If you’ve ever owned a vintage Pontiac, you’ve had to deal with rust in some form. The favorite place for it to hide is in the rear quarter-panels. Road sludge kicked up from the tires, blocked drainage holes, a leaking rear window, and age all contribute to this very common condition. The good news is there are patch panels available to service that area for many Pontiac models, and we’re going to show you how install one on a ’67 GTO, along with a trunk inner side-filler panel and a portion of an outer wheelhouse.
Parts to do the job were provided by Original Parts Group, which has been serving classic-car restorers for over 28 years and has a comprehensive catalog of components for ’61-’73 Tempests, LeMans, and GTOs. Installation is being done at Classic Restoration Enterprises in Sloatsburg, New York. Regular readers will recognize the name, as HPP has done projects with this company for over 14 years, and its owner, Melvin Benzaquen, is a contributor to our Wrenching department.
As a 30-year autobody technician, Tony Golembreski has worked on everything from Lambos to street rods, and even built a car for the Fast and the Furious. He will put his skills to good use by showing us what it takes to make a lasting repair in this rust-prone area.
 Here’s what we started with—one rusty lower quarter-panel. It may not look too horribl
There are a few ways to install a quarter-panel patch. Butt-welding is a traditional, professional method that does not overlap the panels. However, it’s not an easy task for any reader who may try this repair at home, as it requires near-perfect measurements and cuts, as well as butt-welding clamps to keep the panels positioned correctly.
The easiest way is to simply use the flange that the patch panel was delivered with and slide it behind the existing panel. Tony, however, decided to employ a third method. He flanged the existing panel to double the depth of the patch panel.
In doing so, when the new panel is mounted in front instead of behind the existing panel, where they meet will provide a shallow trough that will allow a bit more of the weld to remain after grinding it flush, to strengthen the joint. Tony will plug-weld in this area and then spot-weld the panel seam until there is a continuous bead.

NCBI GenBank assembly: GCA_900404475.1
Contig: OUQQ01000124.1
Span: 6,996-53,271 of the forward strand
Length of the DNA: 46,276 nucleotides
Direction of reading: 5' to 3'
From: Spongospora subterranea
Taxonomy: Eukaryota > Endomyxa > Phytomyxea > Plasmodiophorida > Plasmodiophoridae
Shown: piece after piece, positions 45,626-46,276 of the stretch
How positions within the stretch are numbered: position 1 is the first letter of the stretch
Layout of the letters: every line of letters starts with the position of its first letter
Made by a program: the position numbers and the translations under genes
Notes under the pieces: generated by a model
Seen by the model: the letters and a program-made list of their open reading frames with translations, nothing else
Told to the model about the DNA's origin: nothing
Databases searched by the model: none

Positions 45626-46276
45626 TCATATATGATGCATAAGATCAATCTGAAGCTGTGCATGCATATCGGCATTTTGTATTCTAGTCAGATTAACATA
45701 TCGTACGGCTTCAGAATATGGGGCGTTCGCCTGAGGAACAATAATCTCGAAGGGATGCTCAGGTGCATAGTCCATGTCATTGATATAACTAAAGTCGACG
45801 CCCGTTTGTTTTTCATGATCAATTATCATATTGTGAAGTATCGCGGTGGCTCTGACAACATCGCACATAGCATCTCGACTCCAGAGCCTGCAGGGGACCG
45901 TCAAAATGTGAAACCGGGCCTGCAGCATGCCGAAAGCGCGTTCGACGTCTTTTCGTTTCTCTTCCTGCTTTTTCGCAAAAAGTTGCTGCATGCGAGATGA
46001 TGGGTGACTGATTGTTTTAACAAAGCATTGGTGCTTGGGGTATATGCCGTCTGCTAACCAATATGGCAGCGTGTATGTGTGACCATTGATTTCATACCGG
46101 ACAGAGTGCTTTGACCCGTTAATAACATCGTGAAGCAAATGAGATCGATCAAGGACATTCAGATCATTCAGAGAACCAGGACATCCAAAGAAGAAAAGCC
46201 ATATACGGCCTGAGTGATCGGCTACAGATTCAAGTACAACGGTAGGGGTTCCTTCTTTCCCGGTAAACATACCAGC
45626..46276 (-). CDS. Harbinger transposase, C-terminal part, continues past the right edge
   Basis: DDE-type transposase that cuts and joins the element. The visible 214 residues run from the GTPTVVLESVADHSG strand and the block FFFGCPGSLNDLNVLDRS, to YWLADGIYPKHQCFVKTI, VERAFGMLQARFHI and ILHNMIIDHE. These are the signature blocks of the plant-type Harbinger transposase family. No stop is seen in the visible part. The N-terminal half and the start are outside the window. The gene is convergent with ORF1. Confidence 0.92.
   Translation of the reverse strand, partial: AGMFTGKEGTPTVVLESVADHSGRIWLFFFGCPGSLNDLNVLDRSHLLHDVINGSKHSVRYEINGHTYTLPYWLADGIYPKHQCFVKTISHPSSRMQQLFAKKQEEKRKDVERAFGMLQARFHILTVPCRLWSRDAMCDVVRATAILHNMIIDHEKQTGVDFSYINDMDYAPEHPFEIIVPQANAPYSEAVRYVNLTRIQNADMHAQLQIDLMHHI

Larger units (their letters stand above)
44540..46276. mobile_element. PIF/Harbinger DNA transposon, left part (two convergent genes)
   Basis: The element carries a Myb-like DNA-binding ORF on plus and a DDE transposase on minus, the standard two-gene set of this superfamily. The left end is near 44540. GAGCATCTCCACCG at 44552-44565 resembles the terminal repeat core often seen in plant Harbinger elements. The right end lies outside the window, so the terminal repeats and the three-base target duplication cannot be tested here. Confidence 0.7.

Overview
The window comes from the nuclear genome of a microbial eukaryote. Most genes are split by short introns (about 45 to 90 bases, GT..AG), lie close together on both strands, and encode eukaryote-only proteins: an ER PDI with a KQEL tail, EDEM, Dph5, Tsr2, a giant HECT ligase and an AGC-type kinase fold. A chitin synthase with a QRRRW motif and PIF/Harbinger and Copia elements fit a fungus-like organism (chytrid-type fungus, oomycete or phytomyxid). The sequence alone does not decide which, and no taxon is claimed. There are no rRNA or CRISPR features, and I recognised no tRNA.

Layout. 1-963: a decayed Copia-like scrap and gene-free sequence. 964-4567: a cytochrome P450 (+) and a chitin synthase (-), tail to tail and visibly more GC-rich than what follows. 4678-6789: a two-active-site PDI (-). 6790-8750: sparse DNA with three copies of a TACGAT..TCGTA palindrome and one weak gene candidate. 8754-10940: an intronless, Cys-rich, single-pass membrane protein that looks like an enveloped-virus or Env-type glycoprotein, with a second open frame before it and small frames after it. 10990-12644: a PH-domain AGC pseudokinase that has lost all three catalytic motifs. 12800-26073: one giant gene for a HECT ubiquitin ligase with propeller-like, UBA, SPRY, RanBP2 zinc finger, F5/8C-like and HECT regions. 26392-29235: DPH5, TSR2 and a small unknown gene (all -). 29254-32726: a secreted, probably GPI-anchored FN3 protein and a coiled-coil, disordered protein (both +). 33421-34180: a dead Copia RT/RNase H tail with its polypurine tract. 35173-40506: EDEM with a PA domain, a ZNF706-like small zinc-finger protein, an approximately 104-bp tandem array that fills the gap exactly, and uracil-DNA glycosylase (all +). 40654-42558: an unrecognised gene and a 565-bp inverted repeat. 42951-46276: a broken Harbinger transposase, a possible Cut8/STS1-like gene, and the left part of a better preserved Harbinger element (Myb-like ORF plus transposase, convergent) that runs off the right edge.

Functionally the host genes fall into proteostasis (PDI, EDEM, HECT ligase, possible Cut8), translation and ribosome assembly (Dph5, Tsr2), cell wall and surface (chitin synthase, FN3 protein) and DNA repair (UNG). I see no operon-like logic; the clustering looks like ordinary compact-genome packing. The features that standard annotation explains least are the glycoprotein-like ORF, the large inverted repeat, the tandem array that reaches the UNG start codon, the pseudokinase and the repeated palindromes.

The rear quarter patch from OPG (PN TM300LH; $91.99) measures 43 inches across by 14.5
His other reason for employing this method is he says that many times when hobbyists or shops install a quarter patch panel, the trunk side of the seam receives little or no attention. If the panel is installed behind the existing quarter, the seam faces up and can more easily trap moisture and dirt than if it faces down.
We discussed these three methods, so you and/or your restorer can decide what is best for your project. Now let’s get to the installation.
 He then scribed a line on the existing quarter, removed the patch panel, and laid down
As you have just seen, there is considerable work involved to install this patch panel because it’s in an area where many sheetmetal items converge—at the wheelwell alone, the quarter-panel patch, the inner and outer wheelhouses, and the trunk inner-filler all intersect, for example.
The quarter-panel patch fit very well and had the body character lines in the correct places. We can’t really comment fully on the outer wheelhouse fit because we only used a small piece of it, which fit well. The trunk inner-filler panel fit until we got to the rear, where it needed reworking, as we show in the photos.
Hopefully this exercise in sheetmetal repair has armed you with the info you need to tackle the job yourself or at least be an informed consumer when seeking out a reputable shop to do it for you.
 Here you can get a better idea of the extent of the rust at the bottom and in the whee
 Once the lower quarter and the extension are cut out, he uses an air-powered flanging
 For reference, this is the passenger side where the trunk filler meets the lower quart
 When Tony prefit the trunk filler, temporarily holding it in place with screws prior t
 …and bent back the sheetmetal as shown to better match the shape of the passenger-side
 Tony then fabricated this small patch and contoured it like the passenger side.
 OPG also provided an outer wheelhouse (PN G241009 $134.99). Had we done a quarter-ski
 Here, the end of the outer wheelhouse is shown screwed into place prior to welding, j
 Once Tony checked the new sheetmetal for proper alignment, he began welding in the wh